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Tuesday, April 28, 2015

Charles Spencer Chaplin

                     Click above--
Charlie Chaplin and his Little Tramp as seen in City Lights
and depicted by painter,  Renato Casaro.
Hollywood has always loved "rags to riches" stories. Unfortunately, it's fond of "rags to riches to rags again" stories too. It often seems that Hollywood treats some of its greatest talents in the same manner as its movie sets--what Hollywood builds, Hollywood reserves the right to tear down. In a nutshell, that pretty well describes the life and times of Sir Charles Spencer Chaplin. It would be hard to overstate the impact Charlie Chaplin had on the American film capital almost exactly one hundred years ago. It's not so much the "Little Tramp," though that was a brilliant piece of prolonged improvisation never seen before and seldom seen since. Mostly, however, Chaplin brought to Hollywood not just a new way of filming comedy, but a whole new way of thinking of comedy. Without Chaplin, their would likely have been no Three Stooges, no Martin and Lewis, no Hope and Crosby, no Red Skelton, no Woody Allen, no Phyllis Diller, Joan Rivers, nor Ellen DeGeneres, at least not in the manner we know or remember them today. Each in their own way, owes a debt of gratitude to the genius and creativity of Charlie Chaplin.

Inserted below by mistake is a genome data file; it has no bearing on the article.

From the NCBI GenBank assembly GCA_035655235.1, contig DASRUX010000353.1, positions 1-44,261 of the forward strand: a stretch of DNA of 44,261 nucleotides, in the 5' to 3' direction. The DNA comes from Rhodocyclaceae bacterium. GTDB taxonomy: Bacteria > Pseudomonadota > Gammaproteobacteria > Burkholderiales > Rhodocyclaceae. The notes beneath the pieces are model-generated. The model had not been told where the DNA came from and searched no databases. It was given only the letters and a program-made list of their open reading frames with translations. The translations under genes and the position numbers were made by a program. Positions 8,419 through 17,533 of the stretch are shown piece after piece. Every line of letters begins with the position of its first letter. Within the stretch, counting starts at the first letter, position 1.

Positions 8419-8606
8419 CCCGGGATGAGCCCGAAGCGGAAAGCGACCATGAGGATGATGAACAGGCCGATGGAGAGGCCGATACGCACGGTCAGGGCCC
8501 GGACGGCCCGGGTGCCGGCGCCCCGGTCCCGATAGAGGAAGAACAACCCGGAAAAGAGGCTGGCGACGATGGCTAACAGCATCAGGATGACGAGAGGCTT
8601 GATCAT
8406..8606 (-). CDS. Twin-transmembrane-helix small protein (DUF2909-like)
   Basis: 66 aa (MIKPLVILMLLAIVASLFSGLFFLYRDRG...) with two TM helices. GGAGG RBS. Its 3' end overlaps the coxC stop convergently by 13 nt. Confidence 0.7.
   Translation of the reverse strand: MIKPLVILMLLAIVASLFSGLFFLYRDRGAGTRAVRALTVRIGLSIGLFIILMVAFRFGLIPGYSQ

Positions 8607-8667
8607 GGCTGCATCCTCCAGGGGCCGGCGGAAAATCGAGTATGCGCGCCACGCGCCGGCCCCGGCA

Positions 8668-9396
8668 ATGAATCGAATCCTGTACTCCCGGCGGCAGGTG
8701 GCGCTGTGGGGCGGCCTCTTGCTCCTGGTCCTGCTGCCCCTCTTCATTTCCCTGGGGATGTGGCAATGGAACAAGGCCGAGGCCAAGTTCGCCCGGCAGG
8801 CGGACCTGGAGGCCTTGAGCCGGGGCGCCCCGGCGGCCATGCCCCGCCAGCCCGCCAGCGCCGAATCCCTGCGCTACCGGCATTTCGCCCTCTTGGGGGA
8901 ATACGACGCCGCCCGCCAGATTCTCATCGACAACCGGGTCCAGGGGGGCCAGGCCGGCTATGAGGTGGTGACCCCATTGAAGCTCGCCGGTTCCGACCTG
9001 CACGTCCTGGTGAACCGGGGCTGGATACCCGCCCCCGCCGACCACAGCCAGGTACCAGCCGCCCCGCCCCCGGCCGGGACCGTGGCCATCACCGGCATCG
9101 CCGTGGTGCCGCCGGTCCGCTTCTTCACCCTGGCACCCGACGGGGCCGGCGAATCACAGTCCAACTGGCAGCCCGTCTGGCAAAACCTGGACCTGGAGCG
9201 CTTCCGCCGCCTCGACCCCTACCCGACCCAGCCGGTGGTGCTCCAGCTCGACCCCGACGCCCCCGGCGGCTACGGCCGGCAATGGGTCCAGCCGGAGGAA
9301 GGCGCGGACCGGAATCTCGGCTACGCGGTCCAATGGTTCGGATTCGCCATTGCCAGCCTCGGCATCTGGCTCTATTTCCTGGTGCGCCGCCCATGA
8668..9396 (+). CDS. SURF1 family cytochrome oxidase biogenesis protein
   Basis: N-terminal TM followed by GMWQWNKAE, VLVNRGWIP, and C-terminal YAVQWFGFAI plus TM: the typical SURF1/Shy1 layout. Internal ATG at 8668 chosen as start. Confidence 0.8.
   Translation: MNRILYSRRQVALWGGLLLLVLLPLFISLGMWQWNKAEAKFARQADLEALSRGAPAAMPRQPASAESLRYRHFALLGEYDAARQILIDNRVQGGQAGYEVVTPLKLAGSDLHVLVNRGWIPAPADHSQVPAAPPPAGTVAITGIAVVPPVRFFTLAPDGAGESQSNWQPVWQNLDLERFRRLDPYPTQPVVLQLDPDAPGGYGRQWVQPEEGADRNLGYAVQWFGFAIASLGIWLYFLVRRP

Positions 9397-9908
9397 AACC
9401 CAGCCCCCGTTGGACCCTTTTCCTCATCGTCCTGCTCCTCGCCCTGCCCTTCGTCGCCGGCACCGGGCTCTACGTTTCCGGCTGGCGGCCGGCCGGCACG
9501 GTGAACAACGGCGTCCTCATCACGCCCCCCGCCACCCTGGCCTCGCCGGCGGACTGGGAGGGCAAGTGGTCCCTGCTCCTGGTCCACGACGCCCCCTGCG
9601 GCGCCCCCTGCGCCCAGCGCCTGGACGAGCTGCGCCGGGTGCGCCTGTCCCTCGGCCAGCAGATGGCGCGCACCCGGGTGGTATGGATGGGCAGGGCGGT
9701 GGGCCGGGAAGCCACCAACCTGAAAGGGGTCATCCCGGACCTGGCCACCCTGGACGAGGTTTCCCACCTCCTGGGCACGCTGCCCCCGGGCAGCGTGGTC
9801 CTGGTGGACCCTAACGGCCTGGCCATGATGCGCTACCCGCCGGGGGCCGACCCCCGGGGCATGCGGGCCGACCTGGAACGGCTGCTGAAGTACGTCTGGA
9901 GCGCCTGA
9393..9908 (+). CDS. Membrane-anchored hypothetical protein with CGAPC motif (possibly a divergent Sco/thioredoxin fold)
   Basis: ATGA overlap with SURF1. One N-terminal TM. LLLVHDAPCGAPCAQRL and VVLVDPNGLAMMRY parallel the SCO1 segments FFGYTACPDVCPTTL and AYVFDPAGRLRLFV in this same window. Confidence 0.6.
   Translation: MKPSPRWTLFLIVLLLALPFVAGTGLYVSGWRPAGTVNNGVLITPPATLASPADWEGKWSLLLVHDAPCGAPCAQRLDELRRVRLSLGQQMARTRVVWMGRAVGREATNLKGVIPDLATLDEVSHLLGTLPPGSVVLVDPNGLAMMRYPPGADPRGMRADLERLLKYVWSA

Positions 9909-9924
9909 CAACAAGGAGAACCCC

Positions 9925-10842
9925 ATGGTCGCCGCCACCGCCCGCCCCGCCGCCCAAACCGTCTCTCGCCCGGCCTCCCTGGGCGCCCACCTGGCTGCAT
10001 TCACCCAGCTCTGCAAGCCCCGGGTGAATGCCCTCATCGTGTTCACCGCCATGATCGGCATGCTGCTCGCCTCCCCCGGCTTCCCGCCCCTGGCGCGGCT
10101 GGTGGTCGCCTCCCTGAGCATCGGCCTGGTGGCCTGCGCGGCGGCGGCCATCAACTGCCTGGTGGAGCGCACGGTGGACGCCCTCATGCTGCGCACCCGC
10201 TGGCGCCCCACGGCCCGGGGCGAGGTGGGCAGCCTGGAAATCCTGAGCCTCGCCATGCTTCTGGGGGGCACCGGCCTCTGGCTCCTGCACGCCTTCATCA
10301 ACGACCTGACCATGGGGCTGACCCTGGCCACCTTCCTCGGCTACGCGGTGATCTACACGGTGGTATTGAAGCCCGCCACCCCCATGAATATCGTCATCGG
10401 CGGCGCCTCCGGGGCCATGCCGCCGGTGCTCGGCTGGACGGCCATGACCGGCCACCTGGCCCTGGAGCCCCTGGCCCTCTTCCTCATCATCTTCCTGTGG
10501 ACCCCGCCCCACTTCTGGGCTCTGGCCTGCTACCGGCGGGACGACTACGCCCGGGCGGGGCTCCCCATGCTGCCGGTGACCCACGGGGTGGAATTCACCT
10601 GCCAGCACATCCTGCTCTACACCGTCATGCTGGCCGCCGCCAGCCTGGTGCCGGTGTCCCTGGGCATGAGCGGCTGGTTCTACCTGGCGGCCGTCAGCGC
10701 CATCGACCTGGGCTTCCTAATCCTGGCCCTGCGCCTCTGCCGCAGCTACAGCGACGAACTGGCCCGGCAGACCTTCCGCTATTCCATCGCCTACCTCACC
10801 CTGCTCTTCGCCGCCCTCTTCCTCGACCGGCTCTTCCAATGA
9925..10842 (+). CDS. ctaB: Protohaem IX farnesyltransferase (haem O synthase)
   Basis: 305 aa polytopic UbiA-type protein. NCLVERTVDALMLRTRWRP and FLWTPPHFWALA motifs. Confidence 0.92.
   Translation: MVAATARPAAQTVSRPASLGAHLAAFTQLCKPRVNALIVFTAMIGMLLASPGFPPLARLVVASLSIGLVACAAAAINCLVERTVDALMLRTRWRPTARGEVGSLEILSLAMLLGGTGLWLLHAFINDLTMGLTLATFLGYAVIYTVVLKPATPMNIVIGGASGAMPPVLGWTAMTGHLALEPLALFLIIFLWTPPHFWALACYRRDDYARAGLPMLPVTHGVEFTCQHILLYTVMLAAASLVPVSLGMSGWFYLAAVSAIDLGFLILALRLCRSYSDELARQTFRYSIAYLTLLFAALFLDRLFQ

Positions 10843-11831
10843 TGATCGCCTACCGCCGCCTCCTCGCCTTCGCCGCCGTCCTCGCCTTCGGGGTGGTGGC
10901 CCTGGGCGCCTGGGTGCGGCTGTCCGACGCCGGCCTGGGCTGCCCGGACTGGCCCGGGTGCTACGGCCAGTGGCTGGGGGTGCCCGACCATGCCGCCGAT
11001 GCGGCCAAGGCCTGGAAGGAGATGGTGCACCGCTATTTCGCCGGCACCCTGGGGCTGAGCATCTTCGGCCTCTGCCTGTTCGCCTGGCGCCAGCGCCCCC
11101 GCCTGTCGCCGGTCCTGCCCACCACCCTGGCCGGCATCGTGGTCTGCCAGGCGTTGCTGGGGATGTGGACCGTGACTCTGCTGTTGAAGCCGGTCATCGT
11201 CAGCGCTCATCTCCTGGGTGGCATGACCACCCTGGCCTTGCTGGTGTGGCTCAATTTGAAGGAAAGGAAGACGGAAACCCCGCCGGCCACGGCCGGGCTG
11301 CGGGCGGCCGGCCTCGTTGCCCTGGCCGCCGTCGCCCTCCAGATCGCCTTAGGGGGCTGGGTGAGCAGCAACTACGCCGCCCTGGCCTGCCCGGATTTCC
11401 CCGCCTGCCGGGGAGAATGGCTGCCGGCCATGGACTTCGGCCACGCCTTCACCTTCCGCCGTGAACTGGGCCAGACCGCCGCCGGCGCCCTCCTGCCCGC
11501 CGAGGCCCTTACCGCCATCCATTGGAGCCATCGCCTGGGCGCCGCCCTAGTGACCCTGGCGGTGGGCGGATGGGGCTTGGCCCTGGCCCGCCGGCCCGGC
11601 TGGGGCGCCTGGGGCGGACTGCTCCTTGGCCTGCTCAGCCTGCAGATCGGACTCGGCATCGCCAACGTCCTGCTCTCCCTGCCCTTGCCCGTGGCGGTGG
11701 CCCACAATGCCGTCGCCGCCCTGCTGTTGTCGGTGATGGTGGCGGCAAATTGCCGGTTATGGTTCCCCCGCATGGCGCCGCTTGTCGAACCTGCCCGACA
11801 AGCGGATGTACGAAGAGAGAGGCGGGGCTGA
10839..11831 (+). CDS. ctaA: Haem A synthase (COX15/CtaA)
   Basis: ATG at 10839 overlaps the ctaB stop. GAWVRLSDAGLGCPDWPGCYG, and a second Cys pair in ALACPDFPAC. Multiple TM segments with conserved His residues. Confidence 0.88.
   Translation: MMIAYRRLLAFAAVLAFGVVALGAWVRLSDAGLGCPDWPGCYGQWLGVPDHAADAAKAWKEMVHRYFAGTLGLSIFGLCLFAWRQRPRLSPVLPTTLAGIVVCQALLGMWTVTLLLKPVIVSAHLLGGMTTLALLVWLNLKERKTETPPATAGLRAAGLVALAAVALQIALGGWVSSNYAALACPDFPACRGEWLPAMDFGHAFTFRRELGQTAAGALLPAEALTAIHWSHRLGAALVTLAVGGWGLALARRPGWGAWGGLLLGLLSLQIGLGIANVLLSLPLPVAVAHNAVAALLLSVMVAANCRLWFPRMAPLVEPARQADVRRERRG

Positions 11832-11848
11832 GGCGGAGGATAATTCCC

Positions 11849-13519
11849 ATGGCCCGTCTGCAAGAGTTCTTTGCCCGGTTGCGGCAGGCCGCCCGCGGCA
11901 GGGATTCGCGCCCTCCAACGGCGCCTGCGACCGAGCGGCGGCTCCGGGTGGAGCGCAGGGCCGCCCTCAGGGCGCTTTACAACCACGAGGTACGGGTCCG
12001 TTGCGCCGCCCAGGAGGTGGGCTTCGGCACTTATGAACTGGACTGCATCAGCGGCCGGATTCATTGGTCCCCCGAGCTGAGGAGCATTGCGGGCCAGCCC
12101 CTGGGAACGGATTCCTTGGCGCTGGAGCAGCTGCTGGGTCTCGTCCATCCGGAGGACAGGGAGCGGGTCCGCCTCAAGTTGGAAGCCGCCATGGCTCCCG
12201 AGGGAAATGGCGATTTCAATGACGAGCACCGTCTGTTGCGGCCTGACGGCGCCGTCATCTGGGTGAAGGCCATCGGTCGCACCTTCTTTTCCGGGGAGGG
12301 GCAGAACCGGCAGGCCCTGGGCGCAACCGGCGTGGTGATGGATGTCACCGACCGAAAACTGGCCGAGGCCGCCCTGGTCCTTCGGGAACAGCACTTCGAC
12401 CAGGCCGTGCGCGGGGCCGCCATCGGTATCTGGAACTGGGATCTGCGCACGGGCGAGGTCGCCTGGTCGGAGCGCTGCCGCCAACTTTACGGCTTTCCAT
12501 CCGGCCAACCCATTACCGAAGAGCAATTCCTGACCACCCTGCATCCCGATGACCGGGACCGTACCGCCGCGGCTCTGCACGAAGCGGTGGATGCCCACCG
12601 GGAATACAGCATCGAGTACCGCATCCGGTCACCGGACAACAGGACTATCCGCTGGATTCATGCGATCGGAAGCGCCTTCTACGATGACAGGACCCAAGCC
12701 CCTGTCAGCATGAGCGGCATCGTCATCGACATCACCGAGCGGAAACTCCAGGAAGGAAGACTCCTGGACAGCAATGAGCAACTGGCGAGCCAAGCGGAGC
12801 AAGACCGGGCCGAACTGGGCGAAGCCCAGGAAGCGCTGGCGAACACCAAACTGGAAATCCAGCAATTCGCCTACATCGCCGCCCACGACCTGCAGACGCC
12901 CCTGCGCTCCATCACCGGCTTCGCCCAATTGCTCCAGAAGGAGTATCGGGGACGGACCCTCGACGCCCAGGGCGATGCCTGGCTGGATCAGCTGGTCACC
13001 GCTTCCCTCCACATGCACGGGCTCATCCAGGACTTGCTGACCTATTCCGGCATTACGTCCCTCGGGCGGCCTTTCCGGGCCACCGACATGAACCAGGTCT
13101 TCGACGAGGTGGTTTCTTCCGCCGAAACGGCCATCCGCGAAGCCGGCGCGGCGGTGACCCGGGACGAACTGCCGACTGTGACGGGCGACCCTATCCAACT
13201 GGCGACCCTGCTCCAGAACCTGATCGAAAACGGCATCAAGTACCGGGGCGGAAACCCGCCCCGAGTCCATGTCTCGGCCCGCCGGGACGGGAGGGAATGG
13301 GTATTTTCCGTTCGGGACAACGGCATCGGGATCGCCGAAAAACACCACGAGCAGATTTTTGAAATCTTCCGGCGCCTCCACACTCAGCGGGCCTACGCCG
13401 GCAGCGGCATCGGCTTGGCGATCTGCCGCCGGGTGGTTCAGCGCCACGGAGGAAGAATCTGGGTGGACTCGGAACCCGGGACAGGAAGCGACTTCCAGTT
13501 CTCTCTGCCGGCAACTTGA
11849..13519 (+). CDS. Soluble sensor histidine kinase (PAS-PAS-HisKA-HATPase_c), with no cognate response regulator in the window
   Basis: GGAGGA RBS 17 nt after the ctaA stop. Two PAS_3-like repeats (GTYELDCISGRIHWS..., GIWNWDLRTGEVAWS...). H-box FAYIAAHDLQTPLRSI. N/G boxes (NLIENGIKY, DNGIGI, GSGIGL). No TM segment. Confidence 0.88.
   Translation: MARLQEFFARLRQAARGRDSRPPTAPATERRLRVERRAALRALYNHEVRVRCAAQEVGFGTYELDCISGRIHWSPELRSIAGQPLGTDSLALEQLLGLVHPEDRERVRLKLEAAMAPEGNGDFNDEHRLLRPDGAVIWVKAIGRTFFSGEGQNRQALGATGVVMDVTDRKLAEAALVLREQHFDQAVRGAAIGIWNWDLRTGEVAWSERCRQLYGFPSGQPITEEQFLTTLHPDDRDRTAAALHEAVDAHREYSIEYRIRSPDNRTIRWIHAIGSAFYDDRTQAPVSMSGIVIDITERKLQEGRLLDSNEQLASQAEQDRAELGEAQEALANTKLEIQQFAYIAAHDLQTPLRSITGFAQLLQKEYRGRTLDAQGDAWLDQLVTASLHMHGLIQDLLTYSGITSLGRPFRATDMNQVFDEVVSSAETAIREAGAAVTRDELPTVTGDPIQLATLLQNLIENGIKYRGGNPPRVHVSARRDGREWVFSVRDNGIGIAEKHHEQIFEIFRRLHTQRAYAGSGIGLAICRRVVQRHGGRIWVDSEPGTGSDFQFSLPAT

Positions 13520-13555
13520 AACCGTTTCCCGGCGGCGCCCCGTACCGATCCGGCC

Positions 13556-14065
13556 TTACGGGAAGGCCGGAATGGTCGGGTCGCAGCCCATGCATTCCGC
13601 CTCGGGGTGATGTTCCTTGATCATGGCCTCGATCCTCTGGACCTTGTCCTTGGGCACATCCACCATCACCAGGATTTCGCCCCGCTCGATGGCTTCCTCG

The Little Tramp makes his debut, Kid Auto Races at Venice, 1914.
The Little Tramp's paper dolls from
the 1920s demonstrate the variants
in Chaplin's tramp wardrobe.
The silent comedy of the 1910-1930 era is often referred to as "slapstick." Though it may have begun that way, Charlie changed and refined that. His slapstick was not of the Barnum & Bailey variety but one of his own invention--an intelligent slapstick, equal parts humor, pathos, irony, restrained physicality, and subtle romanticism. The year was 1913. The Little Tramp was born in the wardrobe department of Max Sennet's Keystone Pictures where Chaplin pulled together a look of strong contradictions--baggy pants, tight vest, huge, oversized, floppy shoes, and tiny moustache (above). Although the character developed out of the costume, it's what Chaplin did with the tramp which makes them both Hollywood icons. He was more than a talented comic actor, also a screenwriter, music composer (who couldn't read music), director, innovator, and producer. Chaplin's son once claimed that if his father could have sewn the costumes, he would have done that too. The word workaholic comes to mind.

Charles Chaplin, ca. 1903-08